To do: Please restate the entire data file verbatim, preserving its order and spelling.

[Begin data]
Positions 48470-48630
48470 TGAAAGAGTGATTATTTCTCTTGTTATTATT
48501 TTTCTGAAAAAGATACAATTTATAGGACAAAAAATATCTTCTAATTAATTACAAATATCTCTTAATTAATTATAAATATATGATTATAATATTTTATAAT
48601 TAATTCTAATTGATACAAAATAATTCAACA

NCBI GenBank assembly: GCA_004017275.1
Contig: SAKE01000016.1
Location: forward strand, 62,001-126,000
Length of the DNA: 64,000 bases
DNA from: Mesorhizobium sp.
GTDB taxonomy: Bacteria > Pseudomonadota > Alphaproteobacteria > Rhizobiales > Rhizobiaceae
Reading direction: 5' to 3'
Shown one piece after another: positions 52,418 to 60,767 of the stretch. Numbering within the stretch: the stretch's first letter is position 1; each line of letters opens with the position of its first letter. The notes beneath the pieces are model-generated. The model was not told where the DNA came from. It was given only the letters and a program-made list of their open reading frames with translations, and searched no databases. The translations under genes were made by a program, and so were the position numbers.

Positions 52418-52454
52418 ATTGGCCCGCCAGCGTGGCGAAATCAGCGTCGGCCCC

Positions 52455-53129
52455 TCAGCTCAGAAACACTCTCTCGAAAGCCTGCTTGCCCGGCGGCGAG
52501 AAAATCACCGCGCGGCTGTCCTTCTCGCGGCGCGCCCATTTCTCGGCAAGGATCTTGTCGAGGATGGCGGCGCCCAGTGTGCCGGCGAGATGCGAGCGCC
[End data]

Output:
Positions 48470-48630
48470 TGAAAGAGTGATTATTTCTCTTGTTATTATT
48501 TTTCTGAAAAAGATACAATTTATAGGACAAAAAATATCTTCTAATTAATTACAAATATCTCTTAATTAATTATAAATATATGATTATAATATTTTATAAT
48601 TAATTCTAATTGATACAAAATAATTCAACA

NCBI GenBank assembly: GCA_004017275.1
Contig: SAKE01000016.1
Location: forward strand, 62,001-126,000
Length of the DNA: 64,000 bases
DNA from: Mesorhizobium sp.
GTDB taxonomy: Bacteria > Pseudomonadota > Alphaproteobacteria > Rhizobiales > Rhizobiaceae
Reading direction: 5' to 3'
Shown one piece after another: positions 52,418 to 60,767 of the stretch. Numbering within the stretch: the stretch's first letter is position 1; each line of letters opens with the position of its first letter. The notes beneath the pieces are model-generated. The model was not told where the DNA came from. It was given only the letters and a program-made list of their open reading frames with translations, and searched no databases. The translations under genes were made by a program, and so were the position numbers.

Positions 52418-52454
52418 ATTGGCCCGCCAGCGTGGCGAAATCAGCGTCGGCCCC

Positions 52455-53129
52455 TCAGCTCAGAAACACTCTCTCGAAAGCCTGCTTGCCCGGCGGCGAG
52501 AAAATCACCGCGCGGCTGTCCTTCTCGCGGCGCGCCCATTTCTCGGCAAGGATCTTGTCGAGGATGGCGGCGCCCAGTGTGCCGGCGAGATGCGAGCGCC